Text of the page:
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Risk Anal. 1990 Mar;10(1):39-48.

Environmental tobacco smoke: exposure-response relationships in epidemiologic studies.

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California Department of Health Services, Berkeley 94704.


Demonstration of a dose-response relationship for environmental tobacco smoke (ETS) is an important indication of causality. Central to the analysis and interpretation of dose-response relations as described in epidemiological studies is the relationship between dose and exposure. It must be recognized that in studies of ETS we have only surrogate measures of dose, and these surrogate measures (based on exposure) are imperfect. The question-based measures of ETS exposure generally have not been standardized, may have limited validity and reliability, and cannot comprehensively describe total ETS exposure, exposure to individual ETS components, nor doses of biologically relevant agents at target sites. Nevertheless, useful data have been yielded in epidemiologic studies linking ETS exposure to increased respiratory infection and symptoms, reduced lung growth in children, and increased lung cancer in nonsmoking adults. The more consistent exposure-response data for studies on acute health in children may reflect the greater difficulty in measuring exposure in studies of chronic health in adults.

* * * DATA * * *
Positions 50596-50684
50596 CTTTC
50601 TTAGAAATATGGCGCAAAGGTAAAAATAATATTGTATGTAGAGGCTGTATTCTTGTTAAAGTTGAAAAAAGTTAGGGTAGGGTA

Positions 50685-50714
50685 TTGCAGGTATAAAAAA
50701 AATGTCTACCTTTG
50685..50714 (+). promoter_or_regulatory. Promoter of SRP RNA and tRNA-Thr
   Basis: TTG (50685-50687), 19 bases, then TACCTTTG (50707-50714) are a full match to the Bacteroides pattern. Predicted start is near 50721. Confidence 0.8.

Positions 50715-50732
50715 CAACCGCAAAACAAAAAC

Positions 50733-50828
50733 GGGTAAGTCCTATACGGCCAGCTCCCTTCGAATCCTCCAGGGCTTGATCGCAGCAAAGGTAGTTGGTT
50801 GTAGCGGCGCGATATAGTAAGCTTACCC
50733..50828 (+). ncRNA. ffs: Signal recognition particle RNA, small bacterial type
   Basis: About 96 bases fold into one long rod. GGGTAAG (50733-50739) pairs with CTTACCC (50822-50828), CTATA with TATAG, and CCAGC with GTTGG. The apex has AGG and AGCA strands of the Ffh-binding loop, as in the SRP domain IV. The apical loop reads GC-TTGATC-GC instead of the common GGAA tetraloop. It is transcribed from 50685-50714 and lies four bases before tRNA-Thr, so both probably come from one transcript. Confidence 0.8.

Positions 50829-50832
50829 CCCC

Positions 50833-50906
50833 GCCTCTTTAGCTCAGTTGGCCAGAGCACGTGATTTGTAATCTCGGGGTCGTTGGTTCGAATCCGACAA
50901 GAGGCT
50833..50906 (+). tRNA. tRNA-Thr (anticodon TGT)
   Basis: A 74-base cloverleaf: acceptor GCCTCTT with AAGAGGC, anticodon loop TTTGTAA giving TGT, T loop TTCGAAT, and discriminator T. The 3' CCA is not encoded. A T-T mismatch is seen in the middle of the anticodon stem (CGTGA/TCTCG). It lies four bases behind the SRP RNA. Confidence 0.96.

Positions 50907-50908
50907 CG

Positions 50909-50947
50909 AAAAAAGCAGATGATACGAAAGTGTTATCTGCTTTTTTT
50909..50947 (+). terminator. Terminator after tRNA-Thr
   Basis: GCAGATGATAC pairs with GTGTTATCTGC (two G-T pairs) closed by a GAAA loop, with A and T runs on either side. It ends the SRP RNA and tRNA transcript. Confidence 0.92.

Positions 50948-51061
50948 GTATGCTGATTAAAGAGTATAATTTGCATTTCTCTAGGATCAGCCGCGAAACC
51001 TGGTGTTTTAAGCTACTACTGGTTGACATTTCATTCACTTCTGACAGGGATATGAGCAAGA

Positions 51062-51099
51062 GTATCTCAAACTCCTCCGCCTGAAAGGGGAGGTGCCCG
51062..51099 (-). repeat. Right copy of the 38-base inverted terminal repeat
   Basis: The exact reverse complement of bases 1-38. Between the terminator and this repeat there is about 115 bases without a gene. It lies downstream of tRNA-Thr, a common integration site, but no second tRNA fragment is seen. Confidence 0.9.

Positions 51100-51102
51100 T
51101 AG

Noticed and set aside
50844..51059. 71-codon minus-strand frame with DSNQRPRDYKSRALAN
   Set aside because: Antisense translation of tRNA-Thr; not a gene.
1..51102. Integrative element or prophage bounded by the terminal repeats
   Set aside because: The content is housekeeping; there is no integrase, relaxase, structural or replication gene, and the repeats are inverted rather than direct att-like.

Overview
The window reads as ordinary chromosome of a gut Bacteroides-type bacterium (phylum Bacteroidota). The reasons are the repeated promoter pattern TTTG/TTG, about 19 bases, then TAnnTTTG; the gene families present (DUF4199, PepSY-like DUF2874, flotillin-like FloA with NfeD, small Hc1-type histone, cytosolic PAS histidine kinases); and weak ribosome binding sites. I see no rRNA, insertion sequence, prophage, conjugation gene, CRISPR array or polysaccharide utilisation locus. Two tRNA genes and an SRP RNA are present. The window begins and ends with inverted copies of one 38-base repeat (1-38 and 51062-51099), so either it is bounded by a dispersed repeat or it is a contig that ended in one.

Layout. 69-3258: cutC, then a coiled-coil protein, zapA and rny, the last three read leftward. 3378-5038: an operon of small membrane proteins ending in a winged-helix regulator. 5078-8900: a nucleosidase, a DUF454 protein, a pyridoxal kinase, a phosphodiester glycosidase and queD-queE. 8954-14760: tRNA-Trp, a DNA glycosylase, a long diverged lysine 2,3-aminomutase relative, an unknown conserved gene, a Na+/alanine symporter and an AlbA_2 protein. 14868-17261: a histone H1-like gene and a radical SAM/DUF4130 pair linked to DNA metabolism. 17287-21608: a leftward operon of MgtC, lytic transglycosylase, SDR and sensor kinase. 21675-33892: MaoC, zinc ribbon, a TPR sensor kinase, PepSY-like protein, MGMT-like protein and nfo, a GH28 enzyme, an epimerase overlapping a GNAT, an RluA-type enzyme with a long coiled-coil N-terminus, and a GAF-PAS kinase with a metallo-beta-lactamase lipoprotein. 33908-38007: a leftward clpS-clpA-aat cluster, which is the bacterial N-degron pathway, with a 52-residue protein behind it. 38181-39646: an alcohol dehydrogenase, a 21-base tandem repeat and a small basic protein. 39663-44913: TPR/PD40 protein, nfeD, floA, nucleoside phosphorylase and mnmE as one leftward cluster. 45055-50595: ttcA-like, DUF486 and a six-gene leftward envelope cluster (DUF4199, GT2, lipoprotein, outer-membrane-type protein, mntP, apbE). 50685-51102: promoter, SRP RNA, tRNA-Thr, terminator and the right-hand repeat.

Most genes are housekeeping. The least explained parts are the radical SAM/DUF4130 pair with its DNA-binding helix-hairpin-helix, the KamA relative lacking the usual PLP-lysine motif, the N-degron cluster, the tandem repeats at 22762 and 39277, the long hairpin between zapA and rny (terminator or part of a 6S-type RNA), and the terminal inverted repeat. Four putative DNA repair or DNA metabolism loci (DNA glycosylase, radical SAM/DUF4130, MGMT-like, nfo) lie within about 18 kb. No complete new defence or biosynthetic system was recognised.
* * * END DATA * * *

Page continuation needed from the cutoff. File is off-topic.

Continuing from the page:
[Indexed for MEDLINE]

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